• Apprenticeship – Provides opportunity for organizations to build unskilled employees to fill current and expected jobs. These arrangements also benefit the new employees with a chance to acquire a skill or line of work while bringing in moderate income. Apprenticeship merges classroom information with supervised guidance within the workplace in an established and efficient program that could last a year or longer (Wigston, 2018).
  • Drilling – An effective way for individuals to apply skills. A familiar example is evacuation drills for teaching emergency readiness (Wigston, 2018).


  • Utilizing experimental training is appropriate for introducing new methods and equipment.
  • Actions are immediately useful in the job being trained.
  • Allows instructors to promptly see if trainees have obtained the new skills or plans (Wigston, 2018).


  • Not suitable for sizable groups if there are not enough machines or supplies for everyone being trained.
  • Mentoring could disrupt the productivity of the mentor.
  • Apprenticeship could be costly for organization paying for trainees who are not yet as useful as regular associates (Wigston, 2018).

Computer-Based Training (CBT)

 With technology becoming easier to use and more widespread, computer- based training is also becoming more and more common. The programs that are setup vary from basic text-only to complex multimedia as far as virtual reality. Examine types listed:

  • Text-Only – The simplest program that offers training is laid out as self-paced and text-only. This is setup like styles that are more personal and printer-based with the common addition of interactive attributes. Even though the layout is simple, they could be very practical and display notions in an easily accessible and understandable way (Funke, 1998).
  • CD-ROM – A large collection of off-the-shelf training plans including a wide range of company topics is accessible through CD-ROM. Curriculums could also be developed by training specialists for the particular needs of the company or department (Issenberg, Gordon, Safford, & Hart, 2001).
  • Multimedia – These components are a leading model of CBT. It is more highly advanced than a standard text-only design. Moreover, multimedia provides appealing audio, animation, pictures, and/or videos. They are likely to be more challenging and inspirational, therefore more interesting to a mature mind. Although the expenses are larger than those of text-only programs, the advanced knowledge gained by associates could be well worth it. This kind of material is commonly setup in DVD format (Issenberg, et al, 2001).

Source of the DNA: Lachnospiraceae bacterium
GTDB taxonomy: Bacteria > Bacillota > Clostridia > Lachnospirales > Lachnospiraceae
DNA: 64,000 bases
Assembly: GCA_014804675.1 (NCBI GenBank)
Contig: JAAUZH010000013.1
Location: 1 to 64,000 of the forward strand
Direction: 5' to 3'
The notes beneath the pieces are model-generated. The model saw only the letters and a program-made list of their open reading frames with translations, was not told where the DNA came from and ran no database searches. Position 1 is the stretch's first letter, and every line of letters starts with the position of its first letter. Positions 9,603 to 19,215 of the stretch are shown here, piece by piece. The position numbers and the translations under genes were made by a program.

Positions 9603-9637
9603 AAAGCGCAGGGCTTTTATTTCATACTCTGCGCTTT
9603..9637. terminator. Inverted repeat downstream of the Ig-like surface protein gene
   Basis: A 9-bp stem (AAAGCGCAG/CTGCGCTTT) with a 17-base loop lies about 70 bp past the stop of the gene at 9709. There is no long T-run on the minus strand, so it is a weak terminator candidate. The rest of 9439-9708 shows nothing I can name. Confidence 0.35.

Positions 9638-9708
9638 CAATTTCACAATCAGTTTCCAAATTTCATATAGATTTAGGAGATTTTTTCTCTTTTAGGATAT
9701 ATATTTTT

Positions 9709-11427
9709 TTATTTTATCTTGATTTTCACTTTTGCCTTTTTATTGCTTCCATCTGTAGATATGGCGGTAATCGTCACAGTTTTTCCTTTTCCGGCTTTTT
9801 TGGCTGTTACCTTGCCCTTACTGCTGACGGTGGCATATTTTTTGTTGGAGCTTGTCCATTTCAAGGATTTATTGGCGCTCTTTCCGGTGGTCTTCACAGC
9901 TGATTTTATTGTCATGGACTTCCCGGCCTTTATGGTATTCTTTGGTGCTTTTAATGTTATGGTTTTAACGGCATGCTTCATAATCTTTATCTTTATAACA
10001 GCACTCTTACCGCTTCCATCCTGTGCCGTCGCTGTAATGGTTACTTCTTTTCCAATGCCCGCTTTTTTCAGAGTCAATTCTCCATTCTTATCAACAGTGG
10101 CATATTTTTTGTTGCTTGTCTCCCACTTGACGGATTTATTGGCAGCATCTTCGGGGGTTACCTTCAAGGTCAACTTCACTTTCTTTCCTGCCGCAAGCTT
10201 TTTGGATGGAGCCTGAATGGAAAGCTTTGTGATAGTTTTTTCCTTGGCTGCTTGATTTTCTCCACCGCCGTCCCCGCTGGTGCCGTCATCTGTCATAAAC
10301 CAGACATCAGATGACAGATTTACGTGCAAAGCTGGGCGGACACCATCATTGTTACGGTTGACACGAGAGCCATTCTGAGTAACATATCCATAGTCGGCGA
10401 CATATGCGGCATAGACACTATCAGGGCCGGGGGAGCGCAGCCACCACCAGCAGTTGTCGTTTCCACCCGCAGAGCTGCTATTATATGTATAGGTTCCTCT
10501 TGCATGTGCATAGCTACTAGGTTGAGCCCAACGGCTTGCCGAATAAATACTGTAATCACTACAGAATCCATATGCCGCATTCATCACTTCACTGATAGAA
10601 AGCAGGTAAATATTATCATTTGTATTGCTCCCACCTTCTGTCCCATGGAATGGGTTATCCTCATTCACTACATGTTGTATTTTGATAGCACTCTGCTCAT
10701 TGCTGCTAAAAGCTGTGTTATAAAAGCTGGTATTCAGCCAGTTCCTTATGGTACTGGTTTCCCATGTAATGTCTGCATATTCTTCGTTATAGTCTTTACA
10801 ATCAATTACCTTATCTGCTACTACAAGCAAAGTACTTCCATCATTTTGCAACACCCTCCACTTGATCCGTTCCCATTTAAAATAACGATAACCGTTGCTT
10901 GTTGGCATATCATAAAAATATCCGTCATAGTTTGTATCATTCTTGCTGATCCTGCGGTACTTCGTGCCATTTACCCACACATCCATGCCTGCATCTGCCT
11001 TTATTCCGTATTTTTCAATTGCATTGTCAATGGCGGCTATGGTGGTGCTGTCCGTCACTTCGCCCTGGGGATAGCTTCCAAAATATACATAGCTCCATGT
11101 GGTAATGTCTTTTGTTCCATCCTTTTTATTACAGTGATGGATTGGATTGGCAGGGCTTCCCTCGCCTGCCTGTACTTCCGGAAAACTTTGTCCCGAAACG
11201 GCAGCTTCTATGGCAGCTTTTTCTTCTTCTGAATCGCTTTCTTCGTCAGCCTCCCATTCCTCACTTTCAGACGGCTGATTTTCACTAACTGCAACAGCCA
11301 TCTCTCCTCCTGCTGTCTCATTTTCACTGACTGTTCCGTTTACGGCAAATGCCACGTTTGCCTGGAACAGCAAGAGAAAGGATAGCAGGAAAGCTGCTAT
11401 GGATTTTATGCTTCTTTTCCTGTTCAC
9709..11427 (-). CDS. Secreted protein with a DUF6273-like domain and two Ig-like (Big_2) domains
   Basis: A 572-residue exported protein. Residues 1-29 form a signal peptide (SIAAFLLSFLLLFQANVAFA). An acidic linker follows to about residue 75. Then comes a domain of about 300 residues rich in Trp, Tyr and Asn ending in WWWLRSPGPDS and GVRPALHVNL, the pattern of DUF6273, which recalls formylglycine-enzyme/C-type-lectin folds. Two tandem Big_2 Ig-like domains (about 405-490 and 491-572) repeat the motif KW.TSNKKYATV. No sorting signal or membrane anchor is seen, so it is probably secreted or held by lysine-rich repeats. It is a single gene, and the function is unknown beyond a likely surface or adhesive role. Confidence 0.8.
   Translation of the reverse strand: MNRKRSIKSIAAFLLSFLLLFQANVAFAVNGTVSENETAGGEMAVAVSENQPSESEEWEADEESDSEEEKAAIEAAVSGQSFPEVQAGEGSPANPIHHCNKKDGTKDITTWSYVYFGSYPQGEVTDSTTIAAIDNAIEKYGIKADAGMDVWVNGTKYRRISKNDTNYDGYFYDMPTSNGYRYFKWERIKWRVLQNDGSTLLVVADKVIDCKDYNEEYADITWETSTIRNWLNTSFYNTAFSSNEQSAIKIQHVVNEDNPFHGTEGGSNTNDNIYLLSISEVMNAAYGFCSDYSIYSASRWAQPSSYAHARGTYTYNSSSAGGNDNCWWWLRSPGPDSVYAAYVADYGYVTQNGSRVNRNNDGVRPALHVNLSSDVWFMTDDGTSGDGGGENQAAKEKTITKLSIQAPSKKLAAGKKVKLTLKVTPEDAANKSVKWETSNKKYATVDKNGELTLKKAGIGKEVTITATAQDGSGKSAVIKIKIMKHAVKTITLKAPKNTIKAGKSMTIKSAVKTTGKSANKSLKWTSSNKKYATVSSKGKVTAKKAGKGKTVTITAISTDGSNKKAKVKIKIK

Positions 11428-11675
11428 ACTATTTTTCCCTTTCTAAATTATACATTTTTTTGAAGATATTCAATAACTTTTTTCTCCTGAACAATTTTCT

• Virtual Reality – Is three-dimensional and interactive, bathing employees in an education experience. Nearly all these programs use a style of simulation, which is an extremely efficient style of training. It provides a hands-on experience without the risks of operations present. For instance, flight simulators are used to teach pilots important flying techniques and practices emergency procedure in a protected and sparing environment (Funke, 1998).


  • CBT software is simple to use.
  • Can usually be personalized or made-to-order.
  • Helps associates establish and rehearse new skills.
  • Convenient for refresher courses. Suitable for self-directed training.
  • Cost-effective because many associates could utilize the same material and software.
  • Flexible, associates can study at their own rate and at times conducive to them. They are also accessible anytime of any day, regardless of any shift, the program is always available.
  • Some software is interactive, needing associates to resolve issues, make decisions, and experience the outcome of the decisions. This synergy usually produces a better understanding with higher retention.
  • Uniform, so feasible to institutionalize training.
  • Measurable, CBT makes it possible to record the training status of associates by test scores (Funke, 1998).


  • Requires individuals to be computer knowledgeable
  • Requires computer access.
  • Limited to no communication with an instructor, if associates have questions, there is no one to ask.
  • Not suitable for “soft-skill” training, like sales, client service, or sensitivity training.
  • Not the most practical for new or one-time training. Instructors require live communication to assure new concepts or know-how is understood. Those in training require the ability to ask questions and obtain feedback.
  • Poorly constructed software can be humdrum, resulting in associates having shoddy retention as well as low rates of completion (Issenberg, et al, 2001).

Online or Networked

 Many organizations with associates in various locations depend on other alternative technologies to provide training. Per the American Society for Training & Development (ASTD) “State of the Industry” report, organizations are utilizing a record amount of e-learning, and they forecast that number will continue to grow. This style is becoming more common with Web access also becoming more readily available. A few examples: